by Ayabulela Poro
The Nelson Mandela Children’s Hospital, a flagship project of the Nelson Mandela Children’s Fund, kicked off the year with various activities at the facility, now the second dedicated children’s hospital in Southern Africa. Family-centred care remains at the heart of the hospital. While continuing to provide care to our most vulnerable, staff at the institution also championed activities aimed at raising awareness around critical illnesses facing children on the continent. This period also marked the launch of a book highlighting the journey of the hospital which began here at the Fund.
One Small Heart at a Time
In February the Nelson Mandela Children’s Hospital celebrated Congenital Heart Disease Week. To mark the occasion, the Cardiology Department at the hospital, hosted “Wear Red Day” and celebrated with patients and families at the Outpatient Department.
It is estimated that 1 in 120 children are born with heart disease. Head of Department, Professor Hopewell Ntsinjana said that, “Some defects are simple and correctable but if parents wait too long to seek intervention, it can cause irreversible damage. It is important that these defects be repaired with the first year because operations become riskier in older children.”
Over the past year the department has performed over 150 open-heart surgeries. Fundraising is an essential part to ensuring that the department can reach many children in need of similar care.
Read the full story covered by the Rosebank Killarney Gazette:
The journey of a parent who met a “Heart Whisperer”
The commitment of the cardiology department is evident in the party they hosted on Valentine’s Day for the children who had operations at Nelson Mandela Children’s Hospital. “We have this party for them and their parents to celebrate the children who made it through,” Head of Cardiology, Prof. Ntsinjana explains.
“Children are unique individuals with unique problems and if nobody can speak up for them concerning those problems, we risk walking down a dangerous path. When a child enters the ward, the parents are crying and everybody is distressed. However, once they get well, they are up and about and high-fiving you. That makes it all worth it.”
Carley Opperman, the mother of four-month-old Cara-Lee, calls Prof. Ntsinjana “the heart whisperer”, because “he not only whispered to her heart, but also to mine”.
The family’s paediatrician sent her to the hospital to see Prof. Ntsinjana and the family almost cancelled the appointment because Cara-Lee, who was then five weeks old, was not looking sick and was only battling to drink. After examining her, Prof. Ntsinjana had to tell her parents that she was gravely ill and had to be admitted immediately. She was on the brink of heart failure.
“He gave us time to process the news and made it clear that there is not even time to get a second opinion. We had to trust people we did not even know, but everybody at the hospital made it so much easier for us. They were always hugging us and reassuring us and gave us individual attention that made us feel that Cara-Lee was the only patient there.”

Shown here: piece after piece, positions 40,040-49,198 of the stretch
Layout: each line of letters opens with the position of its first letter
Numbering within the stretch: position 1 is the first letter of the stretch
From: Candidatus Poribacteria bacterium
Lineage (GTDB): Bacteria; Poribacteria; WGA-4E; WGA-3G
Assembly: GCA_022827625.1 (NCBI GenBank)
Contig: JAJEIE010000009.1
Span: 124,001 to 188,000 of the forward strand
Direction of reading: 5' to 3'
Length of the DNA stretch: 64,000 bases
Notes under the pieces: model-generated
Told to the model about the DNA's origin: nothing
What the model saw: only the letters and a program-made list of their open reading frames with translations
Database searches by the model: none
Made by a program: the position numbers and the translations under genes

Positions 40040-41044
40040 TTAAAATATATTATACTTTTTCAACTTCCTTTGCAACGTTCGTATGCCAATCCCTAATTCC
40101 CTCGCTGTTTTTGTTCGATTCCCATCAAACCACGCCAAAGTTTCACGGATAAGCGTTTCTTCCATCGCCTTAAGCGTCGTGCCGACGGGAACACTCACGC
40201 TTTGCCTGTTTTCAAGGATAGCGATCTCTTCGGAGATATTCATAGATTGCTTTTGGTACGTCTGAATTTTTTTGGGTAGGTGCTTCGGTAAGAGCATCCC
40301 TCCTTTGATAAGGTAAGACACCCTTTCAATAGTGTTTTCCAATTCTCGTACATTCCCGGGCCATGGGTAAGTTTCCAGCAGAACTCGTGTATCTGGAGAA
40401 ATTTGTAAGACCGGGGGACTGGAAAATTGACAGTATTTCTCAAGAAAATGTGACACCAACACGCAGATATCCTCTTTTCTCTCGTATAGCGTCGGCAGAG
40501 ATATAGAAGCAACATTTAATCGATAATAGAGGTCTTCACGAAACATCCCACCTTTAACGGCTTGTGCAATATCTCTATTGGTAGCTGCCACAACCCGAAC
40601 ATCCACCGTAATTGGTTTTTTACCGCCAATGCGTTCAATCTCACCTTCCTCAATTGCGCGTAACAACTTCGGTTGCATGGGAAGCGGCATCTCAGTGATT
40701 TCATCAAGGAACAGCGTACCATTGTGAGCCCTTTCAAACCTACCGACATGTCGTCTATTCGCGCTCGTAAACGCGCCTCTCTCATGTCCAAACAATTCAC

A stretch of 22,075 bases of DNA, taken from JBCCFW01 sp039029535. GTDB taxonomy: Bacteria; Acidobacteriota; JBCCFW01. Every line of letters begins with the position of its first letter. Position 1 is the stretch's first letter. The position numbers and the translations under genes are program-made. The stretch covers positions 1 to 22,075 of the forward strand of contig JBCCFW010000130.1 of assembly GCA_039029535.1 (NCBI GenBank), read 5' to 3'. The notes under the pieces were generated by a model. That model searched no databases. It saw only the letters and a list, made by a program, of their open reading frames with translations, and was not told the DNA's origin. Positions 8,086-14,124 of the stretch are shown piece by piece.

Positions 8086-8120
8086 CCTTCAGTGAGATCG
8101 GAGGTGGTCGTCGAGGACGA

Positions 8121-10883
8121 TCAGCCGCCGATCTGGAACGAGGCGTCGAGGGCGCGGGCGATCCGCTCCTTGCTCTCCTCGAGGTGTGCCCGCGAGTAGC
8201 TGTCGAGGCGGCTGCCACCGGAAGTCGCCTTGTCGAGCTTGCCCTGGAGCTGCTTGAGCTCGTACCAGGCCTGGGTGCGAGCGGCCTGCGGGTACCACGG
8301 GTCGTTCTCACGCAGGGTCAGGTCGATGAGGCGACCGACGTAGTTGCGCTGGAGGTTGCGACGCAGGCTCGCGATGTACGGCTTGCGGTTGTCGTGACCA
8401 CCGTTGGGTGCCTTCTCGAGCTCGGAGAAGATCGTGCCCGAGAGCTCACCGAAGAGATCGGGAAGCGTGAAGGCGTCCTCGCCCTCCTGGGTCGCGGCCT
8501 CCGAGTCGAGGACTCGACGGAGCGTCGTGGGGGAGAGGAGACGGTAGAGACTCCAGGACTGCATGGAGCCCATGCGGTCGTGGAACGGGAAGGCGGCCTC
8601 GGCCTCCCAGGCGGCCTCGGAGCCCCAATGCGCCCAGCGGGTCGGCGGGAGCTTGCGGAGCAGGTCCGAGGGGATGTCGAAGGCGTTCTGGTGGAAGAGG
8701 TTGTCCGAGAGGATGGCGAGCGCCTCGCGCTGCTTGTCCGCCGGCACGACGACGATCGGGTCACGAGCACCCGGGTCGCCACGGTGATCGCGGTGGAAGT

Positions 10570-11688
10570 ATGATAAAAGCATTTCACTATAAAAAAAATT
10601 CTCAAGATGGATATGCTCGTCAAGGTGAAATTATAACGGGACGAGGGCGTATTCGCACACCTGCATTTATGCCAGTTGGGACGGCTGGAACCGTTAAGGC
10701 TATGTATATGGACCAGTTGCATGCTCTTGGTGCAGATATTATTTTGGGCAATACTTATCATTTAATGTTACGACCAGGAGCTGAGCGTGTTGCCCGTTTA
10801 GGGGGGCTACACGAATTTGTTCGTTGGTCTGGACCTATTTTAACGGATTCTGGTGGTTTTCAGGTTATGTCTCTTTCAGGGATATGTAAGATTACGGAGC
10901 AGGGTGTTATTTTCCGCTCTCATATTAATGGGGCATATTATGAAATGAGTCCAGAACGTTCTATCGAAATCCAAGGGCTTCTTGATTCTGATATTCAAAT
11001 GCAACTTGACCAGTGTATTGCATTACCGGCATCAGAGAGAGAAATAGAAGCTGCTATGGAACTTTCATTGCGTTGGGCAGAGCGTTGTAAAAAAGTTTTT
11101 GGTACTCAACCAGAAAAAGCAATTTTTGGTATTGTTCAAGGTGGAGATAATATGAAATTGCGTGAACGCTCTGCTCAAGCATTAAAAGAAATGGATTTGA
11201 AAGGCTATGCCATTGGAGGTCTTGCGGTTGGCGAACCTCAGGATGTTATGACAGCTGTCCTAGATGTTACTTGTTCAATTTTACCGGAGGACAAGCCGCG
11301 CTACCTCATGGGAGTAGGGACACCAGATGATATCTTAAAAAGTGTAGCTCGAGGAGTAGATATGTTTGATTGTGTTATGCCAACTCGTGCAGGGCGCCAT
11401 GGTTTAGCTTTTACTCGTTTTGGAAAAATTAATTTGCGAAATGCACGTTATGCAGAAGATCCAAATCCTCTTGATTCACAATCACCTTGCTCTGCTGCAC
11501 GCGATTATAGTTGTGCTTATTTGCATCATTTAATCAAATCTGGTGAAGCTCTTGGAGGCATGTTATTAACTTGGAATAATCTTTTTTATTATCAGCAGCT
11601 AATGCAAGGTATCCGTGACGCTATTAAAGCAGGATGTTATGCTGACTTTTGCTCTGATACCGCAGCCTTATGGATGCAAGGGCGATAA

Cara-Lee was one of the children attending the party to celebrate the children who went through surgery to repair their hearts. Although she could not enjoy the snacks because she is still too small, this day was for her too. And for all the parents who completed the arduous journey with them.
Looking at these children who all came to celebrate “wear your scar with pride day”, as Prof. Ntsinjana calls it, it is clear that Madiba’s dream for a hospital dedicated to children has come true.
Internal Book Launch “A Dream Realised”
founding organisations, the Nelson Mandela Children’s Hospital Trust (NMCHT) and Nelson Mandela Children’s Fund (the Fund).
Written by authors Ulrike Hill and Zanele Chakele, “A Dream Realised – The triumphs and challenges of building a Mandela legacy” details the journey that led to the building of the second dedicated health facility for children in the region.
What began as a seed, grew from a vision to a state-of-the-art-facility offering critical care to children in the region, regardless of their socio-economic standing.
The story tells the story of key players who brought this vision to life including CEO of the Fund and NMCHT, Sibongile Mkhabela who sat on a panel to discuss the book with the authors and Dr Pinky Chirwa, Head of the Neonatal Intensive Care Unit, who also provided clinical inputs during the conceptual phases.
Encouraging staff who held on to the panel’s every word, Mkhabela said, “We're finished building, but we still need ambitious and visionary people. None of us can do this by ourselves.”
An external launch of the book is planned for later in the year. The book is currently available from major book retailers including Exclusive Books, Amazon. Orders can also be place on the NMCH Website.
Celebrating World Kidney Day
Shaped like beans, kidneys play a crucial role in the body including ridding it of toxins. While a kidney transplant is the best treatment for a child living with kidney failure, our dialysis unit plays a vital role in providing this treatment to children from various corners of the country awaiting transplants.
12 March is widely celebrated as World Kidney Day. This year’s theme on focused on preventing kidney disease and our dialysis unit was not one to be left out on the education drive.
Patients, together with nurses and doctors provided entertainment for staff accompanied by dietary tips to improve kidney health as well as screenings for staff.
Watch an interview by nephrologist in the Unit, Dr Tholang Khumalo, talking to the SABC’s Morning Live on this condition.
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